Wednesday, April 06, 2005

PNAS | April 5, 2005 | vol. 102 | no. 14 | 5079-5083

Global energy gradients and size in colonial organisms: Worker mass and worker number in ant colonies
(M. Kaspari)

Abstract: "Body mass shapes processes from cell metabolism to community dynamics. Little is known, however, about how the average body mass of individuals varies among ecological communities. Ants alter colony mass by independently changing worker mass and/or worker number. In a survey of 49 ecosystems from tundra to tropical rainforest, average worker mass and worker number were uncorrelated (rs = 0.2, P > 0.14) and varied 100-fold. Data supported the hypothesis that higher mean monthly temperatures, T, reduce worker mass by increasing metabolic costs during worker development. In contrast, worker number was unimodal over a 1,000-fold gradient of net primary productivity (NPP, g of carbon per m2 per yr), a measure of organic carbon available to consumers. At the lowest levels of NPP colonies appeared to be carbon-limited; above 60 g of carbon per m2 per yr average worker number decreased to a global low. This decline in worker number with increasing NPP supports the hypothesis that abundant carbon ameliorates the Achilles heel of small taxa in competition with large taxa: their relatively high metabolic demands. Higher predation rates in resource-rich environments may also play a role in limiting worker number. In all, about half the global variation in worker mass and number was accounted for by gradients of NPP and T. Changes in global temperature and rainfall may thus mold gradients of ectotherm size, with consequences for the structure and function of the ecosystems."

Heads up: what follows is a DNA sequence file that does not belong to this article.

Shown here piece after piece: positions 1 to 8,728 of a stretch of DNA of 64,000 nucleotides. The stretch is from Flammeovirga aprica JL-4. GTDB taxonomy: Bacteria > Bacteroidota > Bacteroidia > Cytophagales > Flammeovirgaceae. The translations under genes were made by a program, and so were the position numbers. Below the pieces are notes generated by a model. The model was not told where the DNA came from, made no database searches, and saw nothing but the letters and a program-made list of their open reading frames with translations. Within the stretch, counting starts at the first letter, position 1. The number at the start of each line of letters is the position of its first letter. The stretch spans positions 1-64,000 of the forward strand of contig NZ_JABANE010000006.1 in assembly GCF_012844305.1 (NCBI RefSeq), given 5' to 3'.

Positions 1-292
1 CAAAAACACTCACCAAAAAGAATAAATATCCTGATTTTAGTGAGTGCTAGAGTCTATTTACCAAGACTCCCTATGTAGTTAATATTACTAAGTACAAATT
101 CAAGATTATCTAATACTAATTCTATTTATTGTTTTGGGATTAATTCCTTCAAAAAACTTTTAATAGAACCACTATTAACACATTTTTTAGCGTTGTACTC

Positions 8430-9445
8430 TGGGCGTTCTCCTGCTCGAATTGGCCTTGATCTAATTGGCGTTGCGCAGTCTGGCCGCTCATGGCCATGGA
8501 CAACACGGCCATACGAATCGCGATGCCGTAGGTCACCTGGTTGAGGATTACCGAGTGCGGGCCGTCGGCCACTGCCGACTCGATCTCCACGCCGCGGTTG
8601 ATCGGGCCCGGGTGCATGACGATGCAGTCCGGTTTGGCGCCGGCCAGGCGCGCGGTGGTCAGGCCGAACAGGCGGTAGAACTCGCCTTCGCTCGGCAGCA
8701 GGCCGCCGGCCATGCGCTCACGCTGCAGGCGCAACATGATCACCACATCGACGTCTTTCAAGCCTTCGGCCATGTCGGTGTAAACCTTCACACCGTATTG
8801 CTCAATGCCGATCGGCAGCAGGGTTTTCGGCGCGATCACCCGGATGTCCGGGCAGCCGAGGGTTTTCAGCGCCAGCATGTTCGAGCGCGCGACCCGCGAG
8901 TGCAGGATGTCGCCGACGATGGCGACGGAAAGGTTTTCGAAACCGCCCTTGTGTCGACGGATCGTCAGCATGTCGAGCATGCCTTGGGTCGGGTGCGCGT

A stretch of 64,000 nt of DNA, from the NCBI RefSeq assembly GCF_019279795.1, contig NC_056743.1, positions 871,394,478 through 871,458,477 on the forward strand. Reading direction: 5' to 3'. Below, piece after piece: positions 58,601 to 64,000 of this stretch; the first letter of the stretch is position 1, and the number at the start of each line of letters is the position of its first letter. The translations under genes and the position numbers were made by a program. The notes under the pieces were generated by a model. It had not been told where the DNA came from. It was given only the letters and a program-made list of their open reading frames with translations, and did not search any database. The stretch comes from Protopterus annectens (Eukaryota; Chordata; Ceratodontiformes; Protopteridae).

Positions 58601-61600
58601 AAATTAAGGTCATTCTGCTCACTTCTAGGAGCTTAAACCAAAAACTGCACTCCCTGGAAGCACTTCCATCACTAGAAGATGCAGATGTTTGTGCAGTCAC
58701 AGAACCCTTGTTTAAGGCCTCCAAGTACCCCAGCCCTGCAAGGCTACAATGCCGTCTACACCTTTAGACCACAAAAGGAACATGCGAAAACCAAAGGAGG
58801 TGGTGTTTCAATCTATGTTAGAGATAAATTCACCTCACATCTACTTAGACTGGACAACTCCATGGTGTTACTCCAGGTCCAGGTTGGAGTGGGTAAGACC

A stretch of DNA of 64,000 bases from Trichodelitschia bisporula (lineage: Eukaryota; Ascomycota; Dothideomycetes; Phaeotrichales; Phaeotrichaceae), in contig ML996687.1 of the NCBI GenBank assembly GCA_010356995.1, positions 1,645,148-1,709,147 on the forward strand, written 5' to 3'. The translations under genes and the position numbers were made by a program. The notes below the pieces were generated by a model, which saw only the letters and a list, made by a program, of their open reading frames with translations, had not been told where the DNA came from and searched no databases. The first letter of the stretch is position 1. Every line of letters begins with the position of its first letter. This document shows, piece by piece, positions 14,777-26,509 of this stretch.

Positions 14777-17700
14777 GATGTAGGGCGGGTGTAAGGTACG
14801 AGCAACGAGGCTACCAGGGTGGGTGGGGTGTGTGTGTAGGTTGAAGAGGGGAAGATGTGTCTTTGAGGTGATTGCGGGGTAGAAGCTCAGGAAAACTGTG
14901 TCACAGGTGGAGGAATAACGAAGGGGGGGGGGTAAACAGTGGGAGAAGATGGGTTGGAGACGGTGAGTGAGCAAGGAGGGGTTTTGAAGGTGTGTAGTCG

Monday, April 04, 2005

An aphid-ant interaction: effects on different trophic levels (C. K. Renault, L. M. Buffa and M. A. Delfino; SpringerLink - Article): "The density of aphids on control plants was positively correlated with the density of attending ants, while the density of aphids on ant-excluded plants was positively correlated with the density of spiders. Plants with ants had a significantly lower quantity of viable seeds than those without ants."